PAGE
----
If the scammer meets you on a dating or social media site, they will push you to move your conversation to a more private channel. That’s because most websites watch activity to spot scammers, and the scammers don’t want to get caught.
Love at First Chat
The romance scammer will come on strong and “fall in love” too quickly. Love is the easiest emotion to take advantage of, and their only job at this point is to get you to fall in love with them.
The scammer will shower you with loving words, compliment you and even send you gifts. They will find ways to force emotional intimacy, such as telling you personal information and secrets.
Who are you?
You may notice that their profile or social media pages are not consistent with what they tell you. For example, they may say they have a U.S. college education, but their messages are often poorly written. Some may also provide excuses as to why they can’t use video chat. They don’t want to expose themselves.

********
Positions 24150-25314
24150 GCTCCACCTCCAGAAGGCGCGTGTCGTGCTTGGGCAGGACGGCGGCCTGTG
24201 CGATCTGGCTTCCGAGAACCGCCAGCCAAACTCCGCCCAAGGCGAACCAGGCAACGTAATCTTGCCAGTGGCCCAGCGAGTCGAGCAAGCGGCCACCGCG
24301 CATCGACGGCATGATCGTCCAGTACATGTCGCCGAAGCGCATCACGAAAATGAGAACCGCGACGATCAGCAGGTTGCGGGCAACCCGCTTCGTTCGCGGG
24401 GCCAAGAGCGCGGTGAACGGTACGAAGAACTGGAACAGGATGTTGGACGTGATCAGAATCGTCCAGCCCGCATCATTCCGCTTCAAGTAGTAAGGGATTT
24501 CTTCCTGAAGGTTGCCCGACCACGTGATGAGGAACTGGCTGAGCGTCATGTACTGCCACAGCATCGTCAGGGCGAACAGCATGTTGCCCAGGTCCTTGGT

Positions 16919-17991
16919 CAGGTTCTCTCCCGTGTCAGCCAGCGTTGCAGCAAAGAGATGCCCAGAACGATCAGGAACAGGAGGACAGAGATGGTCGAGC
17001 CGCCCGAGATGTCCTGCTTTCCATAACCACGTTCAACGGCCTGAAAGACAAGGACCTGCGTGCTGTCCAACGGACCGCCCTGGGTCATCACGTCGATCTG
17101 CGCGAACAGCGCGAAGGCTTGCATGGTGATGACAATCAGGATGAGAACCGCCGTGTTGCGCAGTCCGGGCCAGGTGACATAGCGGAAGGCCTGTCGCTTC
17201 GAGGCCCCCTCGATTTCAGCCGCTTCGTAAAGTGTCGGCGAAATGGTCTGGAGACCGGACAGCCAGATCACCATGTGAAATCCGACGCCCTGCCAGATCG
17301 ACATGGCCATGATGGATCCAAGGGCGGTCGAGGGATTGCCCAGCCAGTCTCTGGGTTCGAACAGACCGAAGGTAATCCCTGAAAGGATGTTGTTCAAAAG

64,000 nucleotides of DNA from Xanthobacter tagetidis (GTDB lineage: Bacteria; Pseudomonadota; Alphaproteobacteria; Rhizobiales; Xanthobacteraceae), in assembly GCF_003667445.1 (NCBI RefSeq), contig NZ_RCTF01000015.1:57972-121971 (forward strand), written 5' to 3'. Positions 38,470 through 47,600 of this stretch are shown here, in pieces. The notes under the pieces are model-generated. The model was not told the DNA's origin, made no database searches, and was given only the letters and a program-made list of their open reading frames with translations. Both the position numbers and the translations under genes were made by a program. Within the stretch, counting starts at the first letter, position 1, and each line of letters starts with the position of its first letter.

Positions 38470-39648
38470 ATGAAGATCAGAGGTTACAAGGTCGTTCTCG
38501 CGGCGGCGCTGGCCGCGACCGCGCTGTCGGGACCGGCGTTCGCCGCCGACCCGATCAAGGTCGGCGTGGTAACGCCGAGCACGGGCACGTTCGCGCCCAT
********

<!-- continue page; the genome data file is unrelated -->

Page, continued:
Where are You?
You never meet in person. Sometimes the fraudulent lover will say they live nearby but are away on business or visiting family. Like any liar, they always have a good excuse at hand as to why they can’t meet. Typically, they are overseas and are unable to afford to come back to meet you in person.
Show Me the Money
After gaining your love and trust and your defenses are down, the real reason for the relationship surfaces. They want money.
Why? Any excuse will do, and the more desperate, the better. Legal troubles, medical care (for a baby, maybe?), coming to visit – any elaborate story that works.
Some scammers will tell you they need to transfer a large amount of money or gold out of their country. You can have a share if only you pay for the administrative fees or taxes.
Any story that will get you to send money, gifts, bank account details, or credit card info. If you don’t immediately agree to their demands, they may become more desperate, persistent, and direct. If you do agree, the scammer will always ask for more.